I first off want to say that I love my church and the team that I get to serve with on a weekly basis. I cannot believe that God would allow me to be a part of something so special and am blessed to be surrounded by such talented brothers and sisters.
But if I’m truly honest there are days I don’t love my team. In fact, there are days I am envious and jealous of them. There are days I wish I had a certain worship leader’s voice or songwriting ability or biblical wisdom or even hair. I mean there is literally something about every single person on my team I wish I had.
And if you’re honest, you have those kind of days too. Maybe even today. As sinners on this side of Heaven envy is something that we all struggle with, but I think even more so as artists and creatives. We live in a culture that is constantly comparing and seeking recognition for our work, but we’re always left wanting more. Envy isn’t simply wanting what others have. It is desire coupled with a resentful attitude toward that person. And it always leads to destruction.
But this is nothing new for the church. Scripture is riddled with story after story of envy and jealousy. We see it with Adam and Eve wanting to be like God and believing Satan’s lies. We see it with Cain’s envy of Abel’s offering which ends up leading to murder. We see it when Joseph’s brothers envy his father’s blessing, not to mention his colorful coat. I could go on and on with stories like these, so it’s no wonder the Tenth Commandment is “Thou shall not covet!” God isn’t just telling us what not to do, He’s warning us of the destruction that the sin of envy brings to our lives and our relationships.
Proverbs 14:30 says,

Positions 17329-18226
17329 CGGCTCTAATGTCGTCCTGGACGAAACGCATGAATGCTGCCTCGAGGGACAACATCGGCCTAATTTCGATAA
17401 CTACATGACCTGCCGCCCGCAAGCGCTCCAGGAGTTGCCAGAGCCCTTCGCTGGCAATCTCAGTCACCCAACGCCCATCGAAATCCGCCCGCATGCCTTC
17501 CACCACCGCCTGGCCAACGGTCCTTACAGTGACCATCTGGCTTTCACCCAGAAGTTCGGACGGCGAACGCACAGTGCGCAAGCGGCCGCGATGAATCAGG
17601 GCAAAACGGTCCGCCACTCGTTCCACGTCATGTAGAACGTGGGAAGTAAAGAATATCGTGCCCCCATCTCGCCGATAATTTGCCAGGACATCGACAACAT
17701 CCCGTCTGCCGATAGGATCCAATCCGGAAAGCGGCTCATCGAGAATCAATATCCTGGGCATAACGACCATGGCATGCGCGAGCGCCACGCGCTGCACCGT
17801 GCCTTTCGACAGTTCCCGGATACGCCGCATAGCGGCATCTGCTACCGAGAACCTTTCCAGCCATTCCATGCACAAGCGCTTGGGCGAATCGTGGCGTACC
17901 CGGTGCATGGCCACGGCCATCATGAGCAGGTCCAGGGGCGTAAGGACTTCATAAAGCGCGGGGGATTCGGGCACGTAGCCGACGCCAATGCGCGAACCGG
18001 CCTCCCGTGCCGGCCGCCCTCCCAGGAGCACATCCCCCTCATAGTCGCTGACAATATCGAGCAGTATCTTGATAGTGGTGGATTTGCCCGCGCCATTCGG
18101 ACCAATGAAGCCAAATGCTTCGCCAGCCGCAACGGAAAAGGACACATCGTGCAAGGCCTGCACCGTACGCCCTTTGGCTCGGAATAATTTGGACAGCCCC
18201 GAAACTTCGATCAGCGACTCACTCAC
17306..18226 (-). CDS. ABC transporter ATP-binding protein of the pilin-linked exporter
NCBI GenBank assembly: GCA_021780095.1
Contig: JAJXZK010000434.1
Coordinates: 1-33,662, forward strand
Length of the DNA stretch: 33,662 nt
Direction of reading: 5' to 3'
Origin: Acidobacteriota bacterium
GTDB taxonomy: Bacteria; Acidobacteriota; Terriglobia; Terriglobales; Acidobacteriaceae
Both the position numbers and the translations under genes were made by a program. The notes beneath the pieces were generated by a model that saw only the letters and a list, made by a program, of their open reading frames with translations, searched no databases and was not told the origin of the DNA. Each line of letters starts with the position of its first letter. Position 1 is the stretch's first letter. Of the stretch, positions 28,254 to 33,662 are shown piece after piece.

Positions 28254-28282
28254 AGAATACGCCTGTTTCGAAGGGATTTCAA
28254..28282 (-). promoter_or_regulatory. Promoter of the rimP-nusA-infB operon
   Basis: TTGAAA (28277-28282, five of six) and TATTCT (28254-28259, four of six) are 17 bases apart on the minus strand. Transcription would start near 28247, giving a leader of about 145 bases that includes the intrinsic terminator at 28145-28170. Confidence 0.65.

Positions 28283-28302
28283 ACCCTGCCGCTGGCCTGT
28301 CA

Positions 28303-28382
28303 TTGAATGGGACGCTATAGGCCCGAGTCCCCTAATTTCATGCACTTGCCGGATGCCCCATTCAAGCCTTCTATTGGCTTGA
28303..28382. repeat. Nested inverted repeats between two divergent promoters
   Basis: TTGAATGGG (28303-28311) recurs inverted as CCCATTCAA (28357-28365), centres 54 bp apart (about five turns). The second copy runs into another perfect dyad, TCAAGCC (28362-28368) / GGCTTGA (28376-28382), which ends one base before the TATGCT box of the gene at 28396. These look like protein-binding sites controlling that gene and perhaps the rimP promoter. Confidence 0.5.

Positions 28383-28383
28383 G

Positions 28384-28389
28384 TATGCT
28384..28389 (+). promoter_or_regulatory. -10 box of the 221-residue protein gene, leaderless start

“A tranquil heart gives life to the flesh,
but envy makes the bones rot.”
Envy, the author is saying, is a hidden sin that slowly destroys you from the inside out. It makes you rot. You may not smell the stench of envy now, but eventually it will surface.
We also read in Ecclesiastes 4:4
“Then I saw that all toil and all skill in work come from a man’s envy of his neighbor. This also is vanity and a striving after wind.” –Envy at best leads to vanity and at worst to destruction.
In his blog, Tim Challies describes envy as it truly is:
“Envy is unique among the sins in that you never, ever enjoy it. Envy never brings any satisfaction. If you commit the sin of adultery, you enjoy the fleeting pleasures of the flesh; if you commit the sin of gluttony you get to enjoy the taste of food while it slides down your throat. These are very fleeting and fleshly pleasures, but they are pleasures still. Envy only, ever makes you more miserable than you were before.”
Envy eats us up inside. It makes us miserable and bitter toward one another and brings no pleasure or satisfaction. It is a sin that is rooted deep in each of our hearts and it must be addressed on a daily basis. We must seek to fight it before it destroys us and brings division to the body of Christ. While there are many ways to battle this sin I want to specifically look at three that have helped me overcome envy’s grip.
Remember Your Identity In Christ
Who we are in Christ is what ultimately defines us. Our identity in Christ is what gives us security and confidence in who we are.
When we remember who we are in Christ there is no need to envy our brothers and sisters because we rest in Christ’s work.
It’s hard to be envious when we remember that all we are and all we have is from Christ.
It’s hard to be envious when we remember our sin cost Christ everything.
It’s hard to be envious when we remember we were darkness but we are now light.
It’s hard to be envious when we remember that we were dead but now we are alive in Christ.
It’s hard to be envious when we remember that we were a slave to the world but now we are adopted by the King.
We must remember that our worth isn’t wrapped up in our giftings but in Christ’s gift.
I think this is why Paul reminds the church so often of who they were and what Christ has done for them. In Galatians 5:19-26 Paul reminds the church that the works of the flesh are immorality, idolatry, envy, etc. But then he contrasts them with the new identity of the believers and the fruit the Holy Spirit produces in them. He’s reminding them who they were before Christ and who they are now because of Christ.